A Diamond’s Eye View of the World

a multi-faceted look at the middle east, and the middle west

the hot new color for fall: more red lines in Beirut

Posted by adiamondinsunlight on October 3, 2007

This week has been a busy one, and its only half over. I’ve started a new job, and getting settled – new tasks, new responsibilities, new schedule – has meant some serious adjustments – errr, “growth opportunities” – for me.

On Monday I walked home in a bit of a haze, tired from my first full day. As a result, I had already passed this sign before its meaning dawned on me:


Some days it seems that the Arab world is entirely criss-crossed by red lines. My friends in the news and publishing world talk about “red lines” around subjects they cannot mention in print or on air, for fear of censorship or punishment. And of course Lebanese politics are rife with red lines, as one of my favorite bloggers noted earlier this summer in a post evocatively titled “Oh boy – another red line!” During the last elections, the March 14 candidate’s posters declared that “Beirut is a red line”. I’m not sure how that works, logically – doesn’t it mean that Beirut is off-limits? – but it looked good on the poster.

Red lines with local or national significance are one thing, but this banner is a mystery. Saudi Arabia is now a red line? Lebanon has more than enough domestic problems to tackle without attempting to involve itself with its regional neighbors.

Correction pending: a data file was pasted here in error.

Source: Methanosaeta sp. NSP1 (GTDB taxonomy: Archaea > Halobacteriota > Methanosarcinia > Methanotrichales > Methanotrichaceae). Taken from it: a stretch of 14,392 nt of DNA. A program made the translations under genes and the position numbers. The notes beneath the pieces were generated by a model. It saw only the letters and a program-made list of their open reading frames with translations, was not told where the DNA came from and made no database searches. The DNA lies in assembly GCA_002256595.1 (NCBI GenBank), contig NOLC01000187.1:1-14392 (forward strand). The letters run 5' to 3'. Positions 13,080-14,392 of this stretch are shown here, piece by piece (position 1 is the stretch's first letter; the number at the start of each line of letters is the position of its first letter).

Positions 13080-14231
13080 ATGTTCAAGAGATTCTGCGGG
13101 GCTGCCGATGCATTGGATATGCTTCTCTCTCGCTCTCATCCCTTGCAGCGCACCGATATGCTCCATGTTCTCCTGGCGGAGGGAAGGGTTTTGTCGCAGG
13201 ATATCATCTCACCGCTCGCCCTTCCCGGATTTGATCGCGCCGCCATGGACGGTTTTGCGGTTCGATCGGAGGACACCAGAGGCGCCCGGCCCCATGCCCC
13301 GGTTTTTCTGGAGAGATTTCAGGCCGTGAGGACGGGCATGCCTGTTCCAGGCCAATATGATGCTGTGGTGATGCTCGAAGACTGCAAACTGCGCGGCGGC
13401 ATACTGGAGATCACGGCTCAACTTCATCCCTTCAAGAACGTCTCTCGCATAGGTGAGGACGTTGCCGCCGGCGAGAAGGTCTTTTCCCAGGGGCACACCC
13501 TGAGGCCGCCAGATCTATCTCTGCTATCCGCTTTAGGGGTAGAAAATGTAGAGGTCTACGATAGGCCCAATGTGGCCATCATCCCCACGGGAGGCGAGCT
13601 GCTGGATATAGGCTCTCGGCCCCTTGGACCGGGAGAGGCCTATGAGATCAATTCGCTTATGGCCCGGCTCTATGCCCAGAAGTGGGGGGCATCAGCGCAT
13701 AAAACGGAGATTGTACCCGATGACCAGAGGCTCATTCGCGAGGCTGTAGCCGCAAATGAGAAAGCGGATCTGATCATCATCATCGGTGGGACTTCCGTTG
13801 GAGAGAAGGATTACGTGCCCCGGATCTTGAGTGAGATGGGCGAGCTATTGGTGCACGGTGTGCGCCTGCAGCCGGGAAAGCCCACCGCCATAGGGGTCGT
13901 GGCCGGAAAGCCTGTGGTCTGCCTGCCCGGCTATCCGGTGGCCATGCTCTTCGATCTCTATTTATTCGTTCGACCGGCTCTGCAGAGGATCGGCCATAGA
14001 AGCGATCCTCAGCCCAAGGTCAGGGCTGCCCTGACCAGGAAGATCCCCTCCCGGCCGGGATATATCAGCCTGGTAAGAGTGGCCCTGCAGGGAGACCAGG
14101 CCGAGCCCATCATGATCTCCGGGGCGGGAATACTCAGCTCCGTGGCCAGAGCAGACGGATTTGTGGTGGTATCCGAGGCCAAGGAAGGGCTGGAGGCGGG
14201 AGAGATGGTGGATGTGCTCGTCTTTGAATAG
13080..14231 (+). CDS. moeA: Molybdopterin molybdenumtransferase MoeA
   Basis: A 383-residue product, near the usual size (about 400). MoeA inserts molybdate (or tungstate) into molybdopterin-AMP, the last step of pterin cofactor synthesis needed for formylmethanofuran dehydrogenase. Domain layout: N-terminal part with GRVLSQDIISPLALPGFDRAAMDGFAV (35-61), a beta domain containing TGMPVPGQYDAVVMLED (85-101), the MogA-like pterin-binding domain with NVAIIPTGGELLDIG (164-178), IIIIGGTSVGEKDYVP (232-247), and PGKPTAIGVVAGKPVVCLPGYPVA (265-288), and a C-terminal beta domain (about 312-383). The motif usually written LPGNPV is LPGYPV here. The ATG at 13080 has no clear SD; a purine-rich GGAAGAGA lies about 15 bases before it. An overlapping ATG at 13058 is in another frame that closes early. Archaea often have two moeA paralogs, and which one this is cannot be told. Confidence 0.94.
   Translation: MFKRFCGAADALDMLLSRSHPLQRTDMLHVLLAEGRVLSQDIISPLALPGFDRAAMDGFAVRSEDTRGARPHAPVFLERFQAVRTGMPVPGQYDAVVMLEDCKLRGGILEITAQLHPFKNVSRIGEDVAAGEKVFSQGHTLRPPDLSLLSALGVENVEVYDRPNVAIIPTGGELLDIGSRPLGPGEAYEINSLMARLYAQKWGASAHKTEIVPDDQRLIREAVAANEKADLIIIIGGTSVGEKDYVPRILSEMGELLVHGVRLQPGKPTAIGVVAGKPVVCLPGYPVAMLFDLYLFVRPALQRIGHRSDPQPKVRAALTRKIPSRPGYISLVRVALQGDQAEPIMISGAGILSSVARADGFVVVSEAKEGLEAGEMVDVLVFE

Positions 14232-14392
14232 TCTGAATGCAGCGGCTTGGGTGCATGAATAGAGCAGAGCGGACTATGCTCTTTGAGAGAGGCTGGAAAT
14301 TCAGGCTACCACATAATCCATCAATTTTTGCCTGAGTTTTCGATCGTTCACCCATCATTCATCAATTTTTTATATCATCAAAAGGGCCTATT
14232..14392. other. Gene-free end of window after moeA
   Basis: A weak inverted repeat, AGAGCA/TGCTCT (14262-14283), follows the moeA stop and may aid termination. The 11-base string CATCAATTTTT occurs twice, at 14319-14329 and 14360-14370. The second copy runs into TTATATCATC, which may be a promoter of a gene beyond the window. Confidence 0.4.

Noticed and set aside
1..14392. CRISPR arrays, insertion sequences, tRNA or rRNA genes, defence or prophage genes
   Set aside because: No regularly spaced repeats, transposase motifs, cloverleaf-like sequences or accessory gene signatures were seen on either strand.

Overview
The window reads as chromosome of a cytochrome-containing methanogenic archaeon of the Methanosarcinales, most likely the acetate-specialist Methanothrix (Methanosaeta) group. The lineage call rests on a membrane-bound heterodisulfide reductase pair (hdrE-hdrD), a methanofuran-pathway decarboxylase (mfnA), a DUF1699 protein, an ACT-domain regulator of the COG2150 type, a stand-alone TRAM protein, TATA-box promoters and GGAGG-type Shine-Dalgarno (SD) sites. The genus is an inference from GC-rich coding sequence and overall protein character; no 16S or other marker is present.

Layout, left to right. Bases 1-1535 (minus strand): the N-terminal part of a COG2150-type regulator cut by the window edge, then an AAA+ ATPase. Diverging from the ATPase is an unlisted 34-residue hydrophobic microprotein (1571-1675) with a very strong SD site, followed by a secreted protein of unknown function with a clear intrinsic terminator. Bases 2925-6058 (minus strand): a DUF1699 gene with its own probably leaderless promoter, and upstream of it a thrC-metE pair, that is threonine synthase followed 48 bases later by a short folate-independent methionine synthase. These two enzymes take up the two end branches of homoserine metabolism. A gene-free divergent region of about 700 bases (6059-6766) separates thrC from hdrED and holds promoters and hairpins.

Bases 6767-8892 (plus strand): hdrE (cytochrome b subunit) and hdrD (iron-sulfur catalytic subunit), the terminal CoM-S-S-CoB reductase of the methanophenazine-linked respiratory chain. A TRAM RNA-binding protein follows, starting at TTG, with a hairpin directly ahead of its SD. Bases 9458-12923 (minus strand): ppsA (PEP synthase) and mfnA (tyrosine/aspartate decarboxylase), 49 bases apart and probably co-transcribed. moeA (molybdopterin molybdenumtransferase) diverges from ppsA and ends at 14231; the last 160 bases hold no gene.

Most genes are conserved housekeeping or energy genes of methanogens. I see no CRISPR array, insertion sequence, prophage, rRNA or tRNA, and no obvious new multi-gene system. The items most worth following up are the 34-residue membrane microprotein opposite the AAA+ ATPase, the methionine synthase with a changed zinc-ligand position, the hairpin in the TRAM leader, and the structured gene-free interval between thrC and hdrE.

The group or organization that erects the banner usually identifies itself just below the main text – in this case, a group called the People of Nu3mani League. I’ve never heard of them before, but now I’m eager to learn more.

Update, October 4

I was eager to learn more, and as always, H was there to help. First, I misinterpreted the “Rabitat Al al-Nu3mani: “Al al-Nu3mani” is another way of saying “The Nu3mani family” – I thought it was a grander designation. Second, H says that the “red line” is in reference to Syrian Foreign Minister Farouk Sharaa insulting the Saudi kingdom earlier this fall.

Well – that clears up the mystery, but not the issue of why the Nu3manis are taking it 1) so personally and 2) so slowly. Did it take them more than a month to paint this banner? And again: don’t they think that perhaps their energies would be better expended defending Lebanon?


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